Romania: Sighișoara – Cetatea Rupea – Brașov

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Romania: Sighișoara – Cetatea Rupea – Brașov

Sighișoara – Draculas flair

After arriving in Sighișoara in the evening, we put our luggage in our room and went on a discovery tour. The small city has almost 30,000 inhabitants and the city center is a UNESCO World Heritage Site. Strolling through the narrow, paved streets is definitely enough to fall in love with the city.

Especially at dusk, the town gives away a flair of Dracula and can creep you out easily. It is said that Vlad Tepes (actually Vlad III Draculea) was born in this city. Tepes is a posthumously given nickname and stands for his favorite way of torture: impaling. As history goes, he did not only like this kind of torture, but also took pleasure in mutilations, drowning, skinning and cooking his victims. He nailed peoples hats to their head or cooked the meat of their loved ones and served it for dinner.

By the way, the name Draculea can mean two things: On one hand, his father was in the “Dragon Order” and the nickname could be translated as “Son of the Dragon”. On the other hand, the Romanian Draculea can also stand for “son of the devil”.


Three languages – everywhere

The town is trilingual and all signs are written in Romanian, Hungarian and German. There is still a German kindergarten and German schools and in my opinion, you shouldn’t miss the beautiful mountain cemetery.

This may be an extraordinary destination for a tourist, but gives a very extensive insight in the citys history. For countless centuries it was inhabited by mainly Germans and, despite the strong emigration, never lost its international flair.

Apart from that, there is the “Turnul cu ceas” (Stundtower), some churches and the birthplace of Dracula. To me, the city is a top recommendation for a Romanian vacationer, as just the old town is worth spending at least a night!

We only had one night in Sighisoara and went on towards Brasov. After about an hour’s drive you could see, as so often in Romania, an old castle ruin from far away already. As it was beautifully situated and easy to reach by car, we stopped spontaneously and started a short tour through the old walls. But first of all, here are some pictures:

The Cetatea Rupea

The castle is situated on a 120-meter-high hill and is well-developed for tourism. There are enough parking spaces available and the entrance fee was negligible. In the castle you can freely roam around and access a few rooms. The most beautiful thing about the castle is definitely the view of the surrounding countryside and the town of Reps at the foot of the hill. We spent about 1.5 hours in the ruin and were able to gain some impressions of life in the Middle Ages. Afterwards we drove another hour to reach our destination for the night: Brasov.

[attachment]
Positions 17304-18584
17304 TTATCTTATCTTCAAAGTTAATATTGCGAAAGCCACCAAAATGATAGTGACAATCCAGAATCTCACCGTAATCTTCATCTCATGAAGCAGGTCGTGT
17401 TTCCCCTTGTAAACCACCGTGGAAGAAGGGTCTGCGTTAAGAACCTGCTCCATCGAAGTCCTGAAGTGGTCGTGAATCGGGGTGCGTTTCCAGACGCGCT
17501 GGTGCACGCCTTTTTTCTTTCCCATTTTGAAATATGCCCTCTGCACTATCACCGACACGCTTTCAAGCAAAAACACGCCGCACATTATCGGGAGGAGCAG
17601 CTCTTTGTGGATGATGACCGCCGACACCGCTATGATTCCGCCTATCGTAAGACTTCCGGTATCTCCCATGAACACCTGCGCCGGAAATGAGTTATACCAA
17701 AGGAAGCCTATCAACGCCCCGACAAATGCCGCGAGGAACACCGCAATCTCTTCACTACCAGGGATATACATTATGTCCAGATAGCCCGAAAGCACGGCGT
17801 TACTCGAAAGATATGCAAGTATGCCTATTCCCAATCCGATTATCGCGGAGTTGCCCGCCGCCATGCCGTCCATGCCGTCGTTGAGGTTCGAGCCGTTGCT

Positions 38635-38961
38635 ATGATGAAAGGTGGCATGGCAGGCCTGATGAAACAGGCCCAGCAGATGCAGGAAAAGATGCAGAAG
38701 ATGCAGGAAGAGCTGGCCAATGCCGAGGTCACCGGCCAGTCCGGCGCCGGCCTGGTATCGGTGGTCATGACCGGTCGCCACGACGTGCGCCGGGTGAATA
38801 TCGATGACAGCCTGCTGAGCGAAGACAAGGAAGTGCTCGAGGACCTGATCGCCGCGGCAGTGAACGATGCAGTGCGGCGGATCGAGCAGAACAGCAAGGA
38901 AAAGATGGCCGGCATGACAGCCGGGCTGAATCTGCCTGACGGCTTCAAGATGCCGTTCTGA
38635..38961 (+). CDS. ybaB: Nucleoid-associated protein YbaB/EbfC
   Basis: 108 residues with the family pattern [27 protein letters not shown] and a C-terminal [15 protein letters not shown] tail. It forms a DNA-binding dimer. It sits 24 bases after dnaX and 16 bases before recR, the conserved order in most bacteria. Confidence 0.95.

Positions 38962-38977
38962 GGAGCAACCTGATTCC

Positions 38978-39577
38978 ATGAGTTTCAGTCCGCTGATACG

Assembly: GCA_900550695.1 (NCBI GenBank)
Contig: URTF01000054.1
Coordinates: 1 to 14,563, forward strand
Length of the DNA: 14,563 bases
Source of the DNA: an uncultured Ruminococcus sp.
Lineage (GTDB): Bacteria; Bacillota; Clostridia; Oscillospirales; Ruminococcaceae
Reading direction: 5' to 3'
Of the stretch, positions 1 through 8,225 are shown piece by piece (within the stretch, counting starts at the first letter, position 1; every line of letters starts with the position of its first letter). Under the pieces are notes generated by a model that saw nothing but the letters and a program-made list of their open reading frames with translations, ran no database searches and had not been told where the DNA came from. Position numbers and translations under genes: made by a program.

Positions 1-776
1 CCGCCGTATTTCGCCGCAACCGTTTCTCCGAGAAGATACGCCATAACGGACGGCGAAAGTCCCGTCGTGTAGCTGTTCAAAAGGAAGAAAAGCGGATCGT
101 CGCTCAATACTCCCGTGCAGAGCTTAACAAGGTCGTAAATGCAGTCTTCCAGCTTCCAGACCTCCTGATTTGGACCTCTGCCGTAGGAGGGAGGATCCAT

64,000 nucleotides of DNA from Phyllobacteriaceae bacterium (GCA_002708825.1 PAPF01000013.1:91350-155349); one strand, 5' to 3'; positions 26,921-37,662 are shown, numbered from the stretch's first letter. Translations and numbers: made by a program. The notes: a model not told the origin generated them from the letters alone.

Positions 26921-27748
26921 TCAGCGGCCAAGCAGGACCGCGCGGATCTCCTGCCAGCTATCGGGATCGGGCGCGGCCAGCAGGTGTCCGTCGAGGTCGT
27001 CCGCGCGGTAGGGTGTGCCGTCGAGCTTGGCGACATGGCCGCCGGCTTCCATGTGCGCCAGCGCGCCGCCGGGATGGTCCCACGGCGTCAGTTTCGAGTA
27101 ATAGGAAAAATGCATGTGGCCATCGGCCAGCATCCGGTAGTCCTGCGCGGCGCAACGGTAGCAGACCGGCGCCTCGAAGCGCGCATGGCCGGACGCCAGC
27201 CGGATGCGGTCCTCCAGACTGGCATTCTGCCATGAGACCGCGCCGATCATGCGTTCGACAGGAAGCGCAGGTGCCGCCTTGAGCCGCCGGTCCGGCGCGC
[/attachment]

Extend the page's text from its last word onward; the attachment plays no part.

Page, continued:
Brasov and the narrowest street in Europe

When we arrived in Brasov, we started searching for our hotel. Since we had to park a few minutes from the navigated destination and couldn’t find the hotel at first try, we walked along a very narrow alley. This alley later turned out to be the  Strada Sforii (String Street) and our hotel was right next to it. At its narrowest point, the street has a width of just 111 cm and its total length is about 80 meters. At that time I was cursing, because I could hardly pull my suitcase through the alley. I simply did not know that this was a tourist attraction and the narrowest street in Europe.

The black church

After we had left our suitcases in the room, we walked towards the old town and after a few meters encountered the Black Church. It is a huge building that was opened in 1542. The church owes its name to a fire several hundred years ago. Only the blackened walls and a fresco over the side entrance (the Black Madonna) survived, the rest was destroyed.

A walk through the church is recommended, unfortunately you are not allowed to take pictures. Inside, countless carpets hang from the walls, creating a rather unusual atmosphere for a church. There is also a huge wooden organ to visit, which alone is worth entering the church, as it is really huge. By the way, in the picture above you can see the “Hollywood sign” from Brasov glowing white. As with the American model, the name of the city is placed on top of a mountain.


Beware of bears

After visiting the church, we walked across the market square to the promenade. Like everywhere else in Romania, people were friendly, the food was cheap and tasty and you could easily get by using English.

Since all attractions were closed, we took a walk to a nearby forest at the city fringe and were rewarded with a beautiful view over the houses. Worth mentioning are the numerous signs, warning people of bears, wolves and other animals. For years, Brasov has been experiencing problems with bears coming to the city at night and living from trash cans.

After falling into bed in the evening and a good night sleep, we went for breakfast (for which we had to walk through the city for a long time; apparently people like to sleep in in Brasov). After eating, we continued our trip to Bran Castle, the gorgeous Transfagarasan and our next town: Sibiu.

C-L

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